Submitted to: Trans American Geophysical Union
Publication Type: Abstract Only
Publication Acceptance Date: October 17, 2006
Publication Date: December 11, 2006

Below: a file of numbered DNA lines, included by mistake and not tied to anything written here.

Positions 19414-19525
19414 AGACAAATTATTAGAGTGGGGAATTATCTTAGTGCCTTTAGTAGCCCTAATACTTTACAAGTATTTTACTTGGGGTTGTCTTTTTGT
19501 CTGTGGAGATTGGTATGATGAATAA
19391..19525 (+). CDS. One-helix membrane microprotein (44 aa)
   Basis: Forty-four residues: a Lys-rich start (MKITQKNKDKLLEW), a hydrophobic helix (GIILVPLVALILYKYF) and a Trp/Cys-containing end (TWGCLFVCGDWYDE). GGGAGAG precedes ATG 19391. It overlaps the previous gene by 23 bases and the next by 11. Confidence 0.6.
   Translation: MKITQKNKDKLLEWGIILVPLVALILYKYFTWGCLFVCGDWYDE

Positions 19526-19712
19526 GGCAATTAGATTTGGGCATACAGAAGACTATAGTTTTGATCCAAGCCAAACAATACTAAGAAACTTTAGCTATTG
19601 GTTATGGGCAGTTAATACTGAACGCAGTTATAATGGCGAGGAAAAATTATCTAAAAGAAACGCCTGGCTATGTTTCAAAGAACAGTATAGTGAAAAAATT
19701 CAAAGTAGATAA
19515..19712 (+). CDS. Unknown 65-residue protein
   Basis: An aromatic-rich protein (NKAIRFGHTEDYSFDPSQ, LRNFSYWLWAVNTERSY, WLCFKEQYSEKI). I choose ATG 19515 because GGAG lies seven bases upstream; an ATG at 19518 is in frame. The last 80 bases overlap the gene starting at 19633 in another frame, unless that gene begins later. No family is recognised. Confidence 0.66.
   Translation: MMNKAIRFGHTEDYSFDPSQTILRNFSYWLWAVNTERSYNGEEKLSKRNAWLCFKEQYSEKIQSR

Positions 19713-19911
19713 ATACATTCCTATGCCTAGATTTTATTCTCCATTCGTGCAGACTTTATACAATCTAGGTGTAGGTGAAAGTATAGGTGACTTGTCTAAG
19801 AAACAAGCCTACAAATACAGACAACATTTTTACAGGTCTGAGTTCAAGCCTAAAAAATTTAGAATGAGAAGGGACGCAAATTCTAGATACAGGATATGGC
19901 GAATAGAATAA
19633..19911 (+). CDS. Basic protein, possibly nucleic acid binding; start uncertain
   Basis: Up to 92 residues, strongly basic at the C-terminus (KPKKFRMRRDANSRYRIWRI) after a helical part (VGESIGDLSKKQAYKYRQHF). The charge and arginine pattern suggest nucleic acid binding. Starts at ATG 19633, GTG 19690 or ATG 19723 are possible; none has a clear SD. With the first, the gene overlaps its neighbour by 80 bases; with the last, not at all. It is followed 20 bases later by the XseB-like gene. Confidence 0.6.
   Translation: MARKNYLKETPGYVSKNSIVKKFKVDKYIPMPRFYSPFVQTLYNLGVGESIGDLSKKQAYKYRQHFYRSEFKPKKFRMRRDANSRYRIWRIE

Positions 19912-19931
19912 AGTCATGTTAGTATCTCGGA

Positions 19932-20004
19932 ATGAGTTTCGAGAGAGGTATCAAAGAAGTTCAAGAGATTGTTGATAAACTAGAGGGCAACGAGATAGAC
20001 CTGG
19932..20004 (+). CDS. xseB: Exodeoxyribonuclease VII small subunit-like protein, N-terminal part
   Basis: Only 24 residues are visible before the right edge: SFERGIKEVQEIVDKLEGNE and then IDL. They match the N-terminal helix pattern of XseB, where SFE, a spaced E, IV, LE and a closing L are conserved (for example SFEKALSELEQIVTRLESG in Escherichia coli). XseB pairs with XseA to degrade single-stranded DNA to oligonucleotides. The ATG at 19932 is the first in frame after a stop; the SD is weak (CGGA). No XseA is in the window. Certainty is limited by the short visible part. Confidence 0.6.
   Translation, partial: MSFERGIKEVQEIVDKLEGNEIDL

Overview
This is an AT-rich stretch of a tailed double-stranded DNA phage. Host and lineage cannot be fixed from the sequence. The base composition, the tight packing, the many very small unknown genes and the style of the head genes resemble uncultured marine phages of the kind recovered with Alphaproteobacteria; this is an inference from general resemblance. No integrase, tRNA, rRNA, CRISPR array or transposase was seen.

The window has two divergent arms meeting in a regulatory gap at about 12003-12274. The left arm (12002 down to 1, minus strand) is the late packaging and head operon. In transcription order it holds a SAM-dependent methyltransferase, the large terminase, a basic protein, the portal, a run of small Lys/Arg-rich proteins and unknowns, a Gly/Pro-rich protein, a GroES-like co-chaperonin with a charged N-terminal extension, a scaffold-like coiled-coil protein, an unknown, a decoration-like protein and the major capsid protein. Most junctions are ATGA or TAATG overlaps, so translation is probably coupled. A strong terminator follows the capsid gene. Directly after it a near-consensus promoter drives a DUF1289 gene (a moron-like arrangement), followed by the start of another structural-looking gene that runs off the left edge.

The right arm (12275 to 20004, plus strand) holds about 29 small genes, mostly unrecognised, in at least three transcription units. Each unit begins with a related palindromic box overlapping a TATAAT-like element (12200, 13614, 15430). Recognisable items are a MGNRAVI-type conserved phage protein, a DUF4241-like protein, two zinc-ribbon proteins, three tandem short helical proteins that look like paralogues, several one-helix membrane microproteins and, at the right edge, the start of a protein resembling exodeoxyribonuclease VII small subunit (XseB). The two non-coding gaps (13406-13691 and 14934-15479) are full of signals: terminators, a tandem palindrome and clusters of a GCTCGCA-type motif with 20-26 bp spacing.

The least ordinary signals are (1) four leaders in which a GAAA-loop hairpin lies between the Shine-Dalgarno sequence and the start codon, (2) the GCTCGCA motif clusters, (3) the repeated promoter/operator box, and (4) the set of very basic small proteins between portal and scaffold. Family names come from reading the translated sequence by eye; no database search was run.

Citation: Pierson, F.B., Kormos, P.R., Robichaud, P.R., and Moffet, C.A. 2006. Water repellency and fire in sagebrush ecosystems of the northern Great Basin, USA. Eos Transactions, American Geophysical Union 87(52), Fall Meeting Supplement, Abstract H13B-1397. Technical Abstract: Severe wildfires have occurred across the western United States over the past decade. Past management practices and fire suppression policies have left wild lands with high fuel loads resulting in larger wildfires with high burn severities. An estimated $40 million is spent every year in the United States to mitigate the effects of wildfires and reduce the risk of flash floods and debris flows. Past research in forested and chaparral-dominated communities has indicated that wildfires cause a significant increase in soil water repellency resulting in more runoff and erosion potential. Little data exists for other shrub lands and grasslands, therefore findings from forests and chaparral are extrapolated to the post-fire management of many other plant communities. A series of studies were conducted to better understand the impacts of wildfire and subsequent recovery on hillslope runoff and erosion processes within steep watersheds with coarse-textured soils and sagebrush-bunchgrass plant communities. In general, year to year changes in infiltration capacity have been larger than the impact of fire on infiltration due to natural variations in soil water repellency. Under dry conditions, soil water repellency can be greater and more persistent on unburned areas compared to burned areas. Recovery in years following fire can result in less water repellency, improved infiltration capacities and reduced runoff amounts compared to unburned conditions. However wildfires do consume organic ground cover that protects the soil surface, thus runoff can easily move down slope with greater velocity and erosion potential. These results suggest that post-fire treatments within these plant communities should focus on erosion control and not on improving infiltration capacity by "breaking-up" soil water repellent layers within the soil.